I would say it is wuite possible. There are a lot of differneces, and I am sure our local SQL experts will comment on those, but form the basics,
Navision Backup and restore does a lot of checeking a long the way. And in particular secondary keys are re-built during a restore.
In SQL for example, you could have invalid Navision data in a field that is part of a secondary key, inthe SQL restore that invalid data is brought across, but through Navision it is corrected. Also you could have had a bad netwrok connection, or a bad disk sector that allowed bad data to be written to the database. Again the Navision backup may not hav looked at this error if it was a part of a secondary key.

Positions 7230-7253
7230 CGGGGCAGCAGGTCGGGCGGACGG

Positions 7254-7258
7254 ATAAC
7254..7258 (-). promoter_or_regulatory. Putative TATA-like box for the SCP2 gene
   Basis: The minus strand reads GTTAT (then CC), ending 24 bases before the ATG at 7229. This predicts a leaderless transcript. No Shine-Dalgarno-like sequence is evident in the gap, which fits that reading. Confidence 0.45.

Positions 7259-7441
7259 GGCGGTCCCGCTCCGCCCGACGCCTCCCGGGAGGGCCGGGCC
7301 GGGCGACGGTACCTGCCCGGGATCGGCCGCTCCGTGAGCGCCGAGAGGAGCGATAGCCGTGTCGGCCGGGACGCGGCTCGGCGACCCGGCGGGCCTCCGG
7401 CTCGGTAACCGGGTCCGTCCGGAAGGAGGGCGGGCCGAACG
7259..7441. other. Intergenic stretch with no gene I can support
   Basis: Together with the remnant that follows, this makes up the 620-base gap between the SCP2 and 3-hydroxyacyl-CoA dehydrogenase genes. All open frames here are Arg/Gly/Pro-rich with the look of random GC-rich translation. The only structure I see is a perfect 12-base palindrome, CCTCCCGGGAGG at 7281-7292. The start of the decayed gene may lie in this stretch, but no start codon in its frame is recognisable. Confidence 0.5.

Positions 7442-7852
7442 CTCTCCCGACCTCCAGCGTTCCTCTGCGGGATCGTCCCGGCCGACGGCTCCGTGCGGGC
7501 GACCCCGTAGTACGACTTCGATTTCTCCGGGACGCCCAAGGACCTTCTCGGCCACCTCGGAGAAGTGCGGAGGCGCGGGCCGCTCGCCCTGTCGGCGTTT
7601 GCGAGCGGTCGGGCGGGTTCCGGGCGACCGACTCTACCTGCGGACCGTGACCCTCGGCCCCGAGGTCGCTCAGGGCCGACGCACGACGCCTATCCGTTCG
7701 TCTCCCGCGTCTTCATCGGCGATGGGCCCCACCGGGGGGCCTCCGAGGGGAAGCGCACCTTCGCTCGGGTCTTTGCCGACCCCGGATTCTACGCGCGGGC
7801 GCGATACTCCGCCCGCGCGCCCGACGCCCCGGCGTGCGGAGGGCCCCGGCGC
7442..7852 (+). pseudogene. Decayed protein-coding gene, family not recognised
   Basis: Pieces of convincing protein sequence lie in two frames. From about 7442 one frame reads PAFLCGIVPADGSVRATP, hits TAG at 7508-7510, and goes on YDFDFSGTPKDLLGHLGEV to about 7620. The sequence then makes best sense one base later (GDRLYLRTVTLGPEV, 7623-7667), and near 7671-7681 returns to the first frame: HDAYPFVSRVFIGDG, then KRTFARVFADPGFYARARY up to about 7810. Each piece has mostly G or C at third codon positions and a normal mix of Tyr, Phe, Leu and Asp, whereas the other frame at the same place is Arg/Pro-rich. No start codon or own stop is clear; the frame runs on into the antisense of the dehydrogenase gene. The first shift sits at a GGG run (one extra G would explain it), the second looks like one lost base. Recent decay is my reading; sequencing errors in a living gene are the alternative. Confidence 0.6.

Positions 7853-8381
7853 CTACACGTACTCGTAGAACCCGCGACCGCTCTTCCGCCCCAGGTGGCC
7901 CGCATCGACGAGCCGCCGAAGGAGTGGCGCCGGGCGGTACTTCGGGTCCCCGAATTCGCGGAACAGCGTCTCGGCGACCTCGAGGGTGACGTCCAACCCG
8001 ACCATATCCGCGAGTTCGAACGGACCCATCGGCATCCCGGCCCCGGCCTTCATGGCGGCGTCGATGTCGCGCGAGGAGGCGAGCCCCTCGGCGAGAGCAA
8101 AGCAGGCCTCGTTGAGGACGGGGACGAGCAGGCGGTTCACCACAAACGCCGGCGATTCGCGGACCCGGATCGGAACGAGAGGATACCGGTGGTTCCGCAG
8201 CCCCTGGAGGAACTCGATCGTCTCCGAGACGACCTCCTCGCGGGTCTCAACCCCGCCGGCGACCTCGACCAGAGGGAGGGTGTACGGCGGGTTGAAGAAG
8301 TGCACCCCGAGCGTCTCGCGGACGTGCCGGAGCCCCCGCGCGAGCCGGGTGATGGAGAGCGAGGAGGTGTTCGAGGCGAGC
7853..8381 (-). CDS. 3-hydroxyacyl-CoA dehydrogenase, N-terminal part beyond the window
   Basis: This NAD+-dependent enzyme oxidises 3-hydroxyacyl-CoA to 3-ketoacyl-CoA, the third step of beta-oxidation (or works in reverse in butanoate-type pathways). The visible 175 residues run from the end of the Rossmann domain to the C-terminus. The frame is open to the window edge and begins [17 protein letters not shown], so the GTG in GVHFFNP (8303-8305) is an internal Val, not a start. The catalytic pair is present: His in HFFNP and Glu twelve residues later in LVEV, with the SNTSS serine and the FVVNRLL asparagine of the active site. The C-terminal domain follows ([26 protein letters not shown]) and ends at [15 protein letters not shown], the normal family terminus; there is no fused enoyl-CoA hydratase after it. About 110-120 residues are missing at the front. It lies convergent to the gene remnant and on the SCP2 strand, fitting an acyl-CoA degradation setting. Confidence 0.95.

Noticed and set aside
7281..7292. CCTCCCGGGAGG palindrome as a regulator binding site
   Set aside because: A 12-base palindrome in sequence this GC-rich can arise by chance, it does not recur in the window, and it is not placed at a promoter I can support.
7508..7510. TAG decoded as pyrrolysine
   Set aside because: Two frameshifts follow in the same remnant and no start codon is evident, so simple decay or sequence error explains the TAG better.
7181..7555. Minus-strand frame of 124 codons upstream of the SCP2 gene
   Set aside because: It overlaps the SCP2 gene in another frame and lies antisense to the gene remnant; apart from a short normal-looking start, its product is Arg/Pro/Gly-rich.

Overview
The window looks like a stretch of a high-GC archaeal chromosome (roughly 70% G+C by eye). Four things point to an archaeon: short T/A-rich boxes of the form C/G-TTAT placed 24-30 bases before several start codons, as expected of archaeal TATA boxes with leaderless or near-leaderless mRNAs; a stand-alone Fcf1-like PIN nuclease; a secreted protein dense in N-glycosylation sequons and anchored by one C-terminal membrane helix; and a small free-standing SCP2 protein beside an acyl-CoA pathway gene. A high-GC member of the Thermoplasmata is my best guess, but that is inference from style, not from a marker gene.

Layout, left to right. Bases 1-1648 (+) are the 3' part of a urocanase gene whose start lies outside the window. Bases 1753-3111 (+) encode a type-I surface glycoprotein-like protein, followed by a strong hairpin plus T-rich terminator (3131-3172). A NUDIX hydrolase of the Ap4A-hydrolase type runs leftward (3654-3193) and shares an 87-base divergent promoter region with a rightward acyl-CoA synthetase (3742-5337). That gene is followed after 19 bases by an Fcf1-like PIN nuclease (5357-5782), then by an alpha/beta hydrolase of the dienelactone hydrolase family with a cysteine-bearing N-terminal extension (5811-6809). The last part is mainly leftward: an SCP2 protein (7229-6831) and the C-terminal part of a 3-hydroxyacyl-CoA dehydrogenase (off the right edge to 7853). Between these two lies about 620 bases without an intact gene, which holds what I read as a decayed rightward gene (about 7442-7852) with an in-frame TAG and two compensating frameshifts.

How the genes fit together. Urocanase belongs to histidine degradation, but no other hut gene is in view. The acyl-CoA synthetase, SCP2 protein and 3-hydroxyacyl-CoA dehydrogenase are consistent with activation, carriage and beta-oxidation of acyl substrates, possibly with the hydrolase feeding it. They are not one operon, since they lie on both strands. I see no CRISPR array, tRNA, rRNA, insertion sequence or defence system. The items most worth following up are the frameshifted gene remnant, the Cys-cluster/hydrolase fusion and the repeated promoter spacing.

A good example, is an external program that writes lower case data into a CODE field. I had a client once that used ODBC to update thier database directly, and the program put lower case data in Code fields. Everythign worked sort of Ok, since the data was not accessed, and they never used Navision backups, they had some other way of doing it. One day they needed to do a Navision backup restore, and it took me many many hours to find and fix the problem.
At this point I would suggest that they first run a full DB test on their existing database to look for errors, or if possible, backup, and restore a completely new Database using Navision’s backup.
I would suggest though that as a long term solution, you sit with the clients IT people, and find out if they are “Playing” and “Tweaking” the Navision database directly with SQL tools. It could even be a case of them inserting records in a table without knowing how, and say not entering the time stamp correctly, or some other such mistake.